My pet peeve is over friendly emails from people I’ve never met, like this example from yesterday, “Reminder – Hey Alan, did you have a chance to review my email?” My response, check the company on the email address, not someone I do business with, then hit the Delete button.

Then there’s the emails from companies that you do interact with on a regular basis, but when you read it you think “How did I end up on that mailing list?” You delete it and don’t give it much thought beyond it ramping up an annoyance factor with the company that can eventually impact your overall customer experience.

But great brands and customer-aware companies can use a well-defined customer communications management strategy to turn that “How did I end up on this list?” moment into a positive experience rather than a negative one.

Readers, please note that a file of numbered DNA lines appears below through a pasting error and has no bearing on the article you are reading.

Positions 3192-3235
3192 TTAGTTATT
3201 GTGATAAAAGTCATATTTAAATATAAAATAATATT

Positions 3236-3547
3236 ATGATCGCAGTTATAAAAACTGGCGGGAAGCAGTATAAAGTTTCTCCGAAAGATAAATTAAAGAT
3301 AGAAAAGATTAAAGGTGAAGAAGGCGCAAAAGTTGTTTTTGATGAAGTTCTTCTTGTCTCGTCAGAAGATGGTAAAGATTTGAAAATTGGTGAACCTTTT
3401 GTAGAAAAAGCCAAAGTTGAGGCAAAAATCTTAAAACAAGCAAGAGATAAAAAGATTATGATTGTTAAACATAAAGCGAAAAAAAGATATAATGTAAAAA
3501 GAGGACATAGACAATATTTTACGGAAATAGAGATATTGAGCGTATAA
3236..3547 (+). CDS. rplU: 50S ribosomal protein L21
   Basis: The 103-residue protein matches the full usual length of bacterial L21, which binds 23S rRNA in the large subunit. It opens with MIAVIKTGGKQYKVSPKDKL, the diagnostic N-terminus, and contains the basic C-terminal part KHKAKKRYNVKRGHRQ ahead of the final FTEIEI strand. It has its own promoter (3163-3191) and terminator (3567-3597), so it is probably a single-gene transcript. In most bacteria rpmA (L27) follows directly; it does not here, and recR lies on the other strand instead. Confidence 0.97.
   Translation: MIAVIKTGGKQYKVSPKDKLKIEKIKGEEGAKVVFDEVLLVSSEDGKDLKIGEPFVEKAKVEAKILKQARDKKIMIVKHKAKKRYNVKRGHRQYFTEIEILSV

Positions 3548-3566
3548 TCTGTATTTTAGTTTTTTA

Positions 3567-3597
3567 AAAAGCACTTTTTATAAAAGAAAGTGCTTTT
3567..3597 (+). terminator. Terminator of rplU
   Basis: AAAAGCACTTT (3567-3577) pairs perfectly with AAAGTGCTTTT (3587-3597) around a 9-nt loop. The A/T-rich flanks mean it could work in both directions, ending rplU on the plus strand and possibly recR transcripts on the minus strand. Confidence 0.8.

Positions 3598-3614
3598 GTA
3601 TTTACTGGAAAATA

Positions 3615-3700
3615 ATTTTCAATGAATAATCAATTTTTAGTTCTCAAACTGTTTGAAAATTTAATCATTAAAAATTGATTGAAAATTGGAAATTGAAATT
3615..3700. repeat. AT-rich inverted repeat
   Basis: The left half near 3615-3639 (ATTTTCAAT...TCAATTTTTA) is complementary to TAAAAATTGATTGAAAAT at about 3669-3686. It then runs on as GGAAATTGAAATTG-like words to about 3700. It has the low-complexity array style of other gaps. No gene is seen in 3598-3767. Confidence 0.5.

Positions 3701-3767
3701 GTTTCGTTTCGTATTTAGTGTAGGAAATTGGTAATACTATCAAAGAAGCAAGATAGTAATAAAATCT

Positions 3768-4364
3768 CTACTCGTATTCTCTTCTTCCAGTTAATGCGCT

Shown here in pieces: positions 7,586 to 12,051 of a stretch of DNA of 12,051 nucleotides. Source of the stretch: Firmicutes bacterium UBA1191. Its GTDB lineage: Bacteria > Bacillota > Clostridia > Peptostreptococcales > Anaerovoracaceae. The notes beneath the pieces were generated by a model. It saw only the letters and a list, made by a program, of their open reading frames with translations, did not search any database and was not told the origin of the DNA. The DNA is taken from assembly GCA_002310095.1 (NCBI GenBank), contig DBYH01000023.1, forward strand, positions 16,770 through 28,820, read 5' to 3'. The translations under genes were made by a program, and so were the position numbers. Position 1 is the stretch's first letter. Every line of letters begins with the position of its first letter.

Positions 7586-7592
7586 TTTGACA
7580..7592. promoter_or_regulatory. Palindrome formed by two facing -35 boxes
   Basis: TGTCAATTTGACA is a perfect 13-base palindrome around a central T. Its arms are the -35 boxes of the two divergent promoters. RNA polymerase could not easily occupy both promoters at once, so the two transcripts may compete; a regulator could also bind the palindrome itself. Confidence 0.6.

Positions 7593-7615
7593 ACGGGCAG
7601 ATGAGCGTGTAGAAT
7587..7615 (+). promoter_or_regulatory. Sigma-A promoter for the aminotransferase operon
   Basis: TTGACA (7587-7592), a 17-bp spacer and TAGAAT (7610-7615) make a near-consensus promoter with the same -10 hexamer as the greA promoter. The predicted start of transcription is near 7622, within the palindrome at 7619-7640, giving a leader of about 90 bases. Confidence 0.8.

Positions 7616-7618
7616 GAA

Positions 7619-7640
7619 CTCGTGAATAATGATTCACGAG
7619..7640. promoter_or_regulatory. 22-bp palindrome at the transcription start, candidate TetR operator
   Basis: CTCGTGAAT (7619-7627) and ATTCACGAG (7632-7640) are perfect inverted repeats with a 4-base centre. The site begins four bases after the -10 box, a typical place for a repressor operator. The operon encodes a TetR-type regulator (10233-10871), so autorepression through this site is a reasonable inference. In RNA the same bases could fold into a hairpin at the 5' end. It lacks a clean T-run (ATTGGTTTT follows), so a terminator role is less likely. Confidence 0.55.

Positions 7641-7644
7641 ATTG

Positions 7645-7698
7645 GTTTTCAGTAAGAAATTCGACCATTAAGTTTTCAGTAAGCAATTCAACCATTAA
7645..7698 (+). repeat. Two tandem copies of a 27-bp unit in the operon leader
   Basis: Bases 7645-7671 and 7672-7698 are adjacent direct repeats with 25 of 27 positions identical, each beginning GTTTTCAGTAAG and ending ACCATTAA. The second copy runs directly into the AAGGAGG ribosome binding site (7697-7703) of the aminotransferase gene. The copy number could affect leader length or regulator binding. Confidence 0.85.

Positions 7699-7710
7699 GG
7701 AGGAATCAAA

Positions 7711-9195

A case in point. Our car.

Although my family changes cars on a pretty regular basis we are pretty brand loyal. At any given time you can bet that someone in the family is driving an example from this particular brand’s line up. At the moment it’s my wife. It’s the eleventh example of the brand we’ve owned.

So imagine my surprise to receive an email from the company that was headed “We’re sorry to see you go.” It continued along the lines that the company had heard we had sold the car and wanted to ask a few questions of our experience with the brand, and why we’d moved on. Looking out the window I could still see the car sitting on the driveway. Yep, definitely on the wrong mailing list. I deleted the note, and didn’t think any more of it.